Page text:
KARLIE: And it all just sort of stemmed from putting my hand up for local I was on the local football nipple committee at the time, and they had a really bad website. And they wanted somebody to put the hand up to volunteer to, to turn it around and create it into this online hub for them. And nobody put the hand up. Everyone looked away as if I didn’t hear the question kind of thing. And I’m like, oh, stuff it. 

Like,  this could be This will be fun, something new,  always sort of been interested in learning it. So I said, Yeah, I’ll do it. And then I went and met with the guy that originally created the site. And I really didn’t lock what he had done. And I just thought I could do better than that. No idea why I thought that because I’d never done it before. So went away and learned basically, I taught myself how to design websites, a lot of research, a lot of practicing and fake websites, and just hobby websites for a family friend. 

And the more I learned, the more sort of natural it came to me like I just sort of stumbled upon this natural ability to design sites and put a website together that I didn’t know I had. And I just loved it, like, absolutely loved it. And so this is, this could be something everyone’s going to need a website and never going to go anywhere. It’s a sustainable business idea, give it a go, why not have a crack. And if it doesn’t work, it doesn’t work. 

So yeah, that’s where it all sort of started from. And in the last five years, it’s become more than just websites, I do a lot of SEO consulting and digital marketing coaching and other sorts of arms of digital marketing as well. It’s just sort of happened in the last five years. So yeah, that’s sort of where it all came from. And I’ve got two kids and I work from home and 

STEVIE: Amazing. 

KARLIE: Yeah, I love it. It’s just,it’s definitely a good life.

STEVIE: So good. And it’s so funny, because like, people always asked me, how did you learn about social media? And how did you learn about marketing? And I’m like, I literally just kind of got obsessed with it and started researching it. And it sounds like it’s the same fee. Exactly. Yep.

KARLIE: Same. Yeah.

STEVIE: Yeah, I think that’s really cool. And I think that’s like, I don’t know, with anything to do with digital marketing, I don’t think you need to agree is going to teach you the things that you need to know, I think that you learned by getting in there and doing it over and over and over again.

KARLIE: Absolutely. I considered doing like type goals or some kind, of course, that taught me everything I needed to know that the thought of going back to uni was not an exciting tool.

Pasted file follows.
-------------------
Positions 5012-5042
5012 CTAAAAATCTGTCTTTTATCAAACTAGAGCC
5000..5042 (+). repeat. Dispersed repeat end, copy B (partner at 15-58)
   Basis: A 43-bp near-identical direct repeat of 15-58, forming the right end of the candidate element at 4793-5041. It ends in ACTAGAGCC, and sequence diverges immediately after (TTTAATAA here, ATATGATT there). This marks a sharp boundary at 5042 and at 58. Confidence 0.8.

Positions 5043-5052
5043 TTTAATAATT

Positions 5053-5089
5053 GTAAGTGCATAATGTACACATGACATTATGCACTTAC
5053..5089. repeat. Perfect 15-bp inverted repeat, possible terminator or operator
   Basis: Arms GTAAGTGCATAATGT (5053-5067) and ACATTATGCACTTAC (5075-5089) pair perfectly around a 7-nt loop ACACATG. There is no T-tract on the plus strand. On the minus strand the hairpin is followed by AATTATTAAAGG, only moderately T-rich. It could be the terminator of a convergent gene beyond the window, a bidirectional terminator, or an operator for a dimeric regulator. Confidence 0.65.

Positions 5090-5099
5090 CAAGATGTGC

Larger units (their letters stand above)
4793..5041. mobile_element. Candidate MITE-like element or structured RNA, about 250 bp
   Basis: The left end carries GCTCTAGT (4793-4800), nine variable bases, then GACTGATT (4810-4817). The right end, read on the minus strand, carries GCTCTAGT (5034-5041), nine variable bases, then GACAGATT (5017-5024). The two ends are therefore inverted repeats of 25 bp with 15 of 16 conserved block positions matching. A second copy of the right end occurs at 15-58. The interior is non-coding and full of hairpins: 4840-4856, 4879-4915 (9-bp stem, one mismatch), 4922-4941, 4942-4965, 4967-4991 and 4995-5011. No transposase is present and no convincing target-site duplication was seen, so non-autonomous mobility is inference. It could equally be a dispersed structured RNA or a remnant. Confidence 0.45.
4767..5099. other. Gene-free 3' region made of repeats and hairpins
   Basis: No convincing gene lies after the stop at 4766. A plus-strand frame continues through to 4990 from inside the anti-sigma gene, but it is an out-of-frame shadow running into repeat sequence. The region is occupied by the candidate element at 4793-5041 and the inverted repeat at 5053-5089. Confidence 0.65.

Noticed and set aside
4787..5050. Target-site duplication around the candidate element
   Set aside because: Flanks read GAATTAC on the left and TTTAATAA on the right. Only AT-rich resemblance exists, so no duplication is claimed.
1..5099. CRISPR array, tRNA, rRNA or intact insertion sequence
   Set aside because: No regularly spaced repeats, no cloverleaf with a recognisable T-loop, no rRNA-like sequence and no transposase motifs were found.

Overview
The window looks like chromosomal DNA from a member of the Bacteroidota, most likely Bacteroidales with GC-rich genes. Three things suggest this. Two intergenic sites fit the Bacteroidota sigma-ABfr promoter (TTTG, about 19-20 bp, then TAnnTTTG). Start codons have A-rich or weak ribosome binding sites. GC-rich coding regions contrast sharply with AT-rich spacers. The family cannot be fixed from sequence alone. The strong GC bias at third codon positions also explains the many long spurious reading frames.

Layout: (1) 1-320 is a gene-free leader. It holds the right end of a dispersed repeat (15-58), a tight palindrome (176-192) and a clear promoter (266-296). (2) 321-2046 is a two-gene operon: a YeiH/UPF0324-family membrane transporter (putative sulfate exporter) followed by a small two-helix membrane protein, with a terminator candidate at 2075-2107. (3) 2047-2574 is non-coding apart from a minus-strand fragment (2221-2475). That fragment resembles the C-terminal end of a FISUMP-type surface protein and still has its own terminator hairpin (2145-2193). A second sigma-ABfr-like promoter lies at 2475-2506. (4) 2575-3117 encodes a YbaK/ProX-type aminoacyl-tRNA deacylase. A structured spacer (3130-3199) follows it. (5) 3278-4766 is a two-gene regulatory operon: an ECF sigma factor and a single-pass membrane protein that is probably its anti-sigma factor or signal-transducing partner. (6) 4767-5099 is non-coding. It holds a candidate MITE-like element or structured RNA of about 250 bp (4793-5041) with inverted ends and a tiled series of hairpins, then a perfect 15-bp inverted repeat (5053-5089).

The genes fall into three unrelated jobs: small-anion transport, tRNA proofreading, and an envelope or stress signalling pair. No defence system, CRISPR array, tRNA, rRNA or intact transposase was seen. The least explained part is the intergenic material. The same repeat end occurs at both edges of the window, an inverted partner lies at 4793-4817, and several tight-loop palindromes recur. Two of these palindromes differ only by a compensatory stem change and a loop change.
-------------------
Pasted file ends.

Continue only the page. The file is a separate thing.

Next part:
STEVIE:  Appealing.

KARLIE: So, just do my own research and do a few workshops online, courses and, and just practice, just create dummy websites. And, it doesn’t matter because they’re not going to be published. So yeah. And then I got a couple of really early on clients who I charged like zero dollars full.

STEVIE: Everyone’s done that. I did that.

KARLIE: I had to start somewhere, everyone’s already so You know, and I got really good feedback from them. And it just felt right at the time. So yeah, the more I practiced in the longer the more I researched, and all that kind of stuff, the better I got it, and I still like, look at websites I did a year ago, and go oh, my God, I could do a better thing. That’s part and parcel of digital marketing. It changes everybody week. 

STEVIE: So it’s going to change it off really? (inaudible)

KARLIE:  Totally.

STEVIE: Let’s talk about SEO. So that’s obviously a big part of what you’re doing now. And I always stalk your social media, and I love your website as well, in terms of the information the SEO. I’m in my current obsession with it. So I guess, tell us what it is and why it matters?

KARLIE: Sure. So I like to keep a short version because he can explain what SEO isn’t. It can take you an hour. But I like to keep things really simple. In everything that I do. So the way I best-explained SEO is that it’s basically the practice of being a fan or getting found on Google search engines in a nutshell. Yeah. So like one of there’s a really good sign that I like to use. And that is, having a website is like having a website with that SEO is like having a billboard in the desert, nobody is going to see it. It always makes people go 

STEVIE: Oh, right. 

KARLIE: You know that. I get it now, just from that one little court. But yeah, so SEO is basically the practice of getting your website or getting found on Google primarily on page one. In Google, there are lots of different arms of SEO that go into that. And, you know, that can include obviously, having a website that’s optimized for SEO, social media, link building, and email marketing, and all,  Google AdWords, there are lots of arms to it. 

STEVIE: Yeah,

KARLIE: Primarily, that’s what an SEO is. But why does it matter? Again, the hole in the desert billboard in the desert thing, if you have a really cool website, that’s pretty in functions well, and whatnot, but you don’t have any traffic coming to it, you don’t put any effort into building that traffic or getting a website found, then you likely do not have a very successful website. And not, rank well on Google specifically for your targeted keywords. So